It’s important to ensure the right technology is installed on a water intake.
Diversions with the wrong type of screen installed, or no screen at all, suffer problems like clogging and fail to protect fish.
Modern screens ease these issues, but need to meet criteria for native fish protection. The key is to lower the velocity of water entering a diversion, but not the volume.
This principle applies whether it’s a pump or a channel, deep water or shallow. By making the screen area larger, a much finer mesh can be used.
The best screens are also self cleaning, either by design, or with the addition of automatic brushes or jets of air or water that keep the screen clear of debris.
Some of the problems faced by unscreened intakes or intakes with the wrong technology installed: debris clogging a screen, fish blocking an in-line filter and fish on a syphon-irrigated plot.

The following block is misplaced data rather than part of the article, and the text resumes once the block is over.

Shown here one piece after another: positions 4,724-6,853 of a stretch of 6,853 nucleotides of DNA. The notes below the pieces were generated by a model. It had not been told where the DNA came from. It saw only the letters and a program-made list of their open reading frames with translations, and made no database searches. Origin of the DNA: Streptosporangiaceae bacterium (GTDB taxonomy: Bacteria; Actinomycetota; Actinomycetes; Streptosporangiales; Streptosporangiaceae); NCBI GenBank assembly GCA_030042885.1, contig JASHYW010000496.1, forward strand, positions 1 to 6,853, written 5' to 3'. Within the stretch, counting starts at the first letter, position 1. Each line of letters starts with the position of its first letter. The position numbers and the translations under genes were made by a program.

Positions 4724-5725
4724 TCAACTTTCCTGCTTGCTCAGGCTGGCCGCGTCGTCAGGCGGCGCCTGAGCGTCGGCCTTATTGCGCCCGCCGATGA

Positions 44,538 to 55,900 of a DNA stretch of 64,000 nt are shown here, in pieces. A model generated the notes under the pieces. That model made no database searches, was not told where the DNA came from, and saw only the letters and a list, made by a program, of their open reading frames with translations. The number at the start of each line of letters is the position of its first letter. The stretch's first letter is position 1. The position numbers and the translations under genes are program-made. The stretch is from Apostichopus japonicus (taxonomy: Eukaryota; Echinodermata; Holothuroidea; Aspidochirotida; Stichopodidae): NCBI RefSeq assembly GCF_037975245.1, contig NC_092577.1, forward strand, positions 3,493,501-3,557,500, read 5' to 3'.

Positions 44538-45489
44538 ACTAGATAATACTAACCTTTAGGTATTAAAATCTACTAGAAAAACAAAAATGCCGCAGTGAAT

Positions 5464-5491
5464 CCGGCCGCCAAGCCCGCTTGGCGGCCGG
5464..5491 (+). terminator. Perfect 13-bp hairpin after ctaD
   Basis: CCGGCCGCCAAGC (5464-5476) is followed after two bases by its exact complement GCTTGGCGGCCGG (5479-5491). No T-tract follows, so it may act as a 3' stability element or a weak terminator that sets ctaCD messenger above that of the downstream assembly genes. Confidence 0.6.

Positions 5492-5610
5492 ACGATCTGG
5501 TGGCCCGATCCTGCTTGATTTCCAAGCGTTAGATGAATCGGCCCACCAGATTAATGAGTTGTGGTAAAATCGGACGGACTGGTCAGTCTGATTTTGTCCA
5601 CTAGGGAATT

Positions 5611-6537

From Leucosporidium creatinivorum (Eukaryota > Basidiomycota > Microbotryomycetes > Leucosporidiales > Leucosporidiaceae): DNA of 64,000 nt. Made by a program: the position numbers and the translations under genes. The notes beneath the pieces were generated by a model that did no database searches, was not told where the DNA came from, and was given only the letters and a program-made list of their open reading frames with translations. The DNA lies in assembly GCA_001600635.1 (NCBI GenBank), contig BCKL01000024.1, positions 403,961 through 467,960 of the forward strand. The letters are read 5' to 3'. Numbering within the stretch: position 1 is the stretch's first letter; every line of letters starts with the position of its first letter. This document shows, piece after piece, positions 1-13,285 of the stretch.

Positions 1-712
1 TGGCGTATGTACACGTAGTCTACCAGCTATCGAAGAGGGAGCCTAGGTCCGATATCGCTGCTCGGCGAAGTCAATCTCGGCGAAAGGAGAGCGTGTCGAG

Australian fish species have limited swimming abilities compared to some species overseas. To protect them, we need water velocities under 0.1 metres per second.
Tom explains how modern screens achieve this and describes research looking at how screens help fish adults, juveniles, larvae and eggs.
He also outlines how this research is being collated to create guidelines for a new best practice around screen design, manufacturing and operations.
These are based on the latest available science. They cover:
A range of screens are available in Australia. These can be adapted or combined to suit the needs of different water users and fish communities.
Factors like river conditions, diversion capacity and operation, local fish populations and site access all play a role in determining which type is best for a particular location.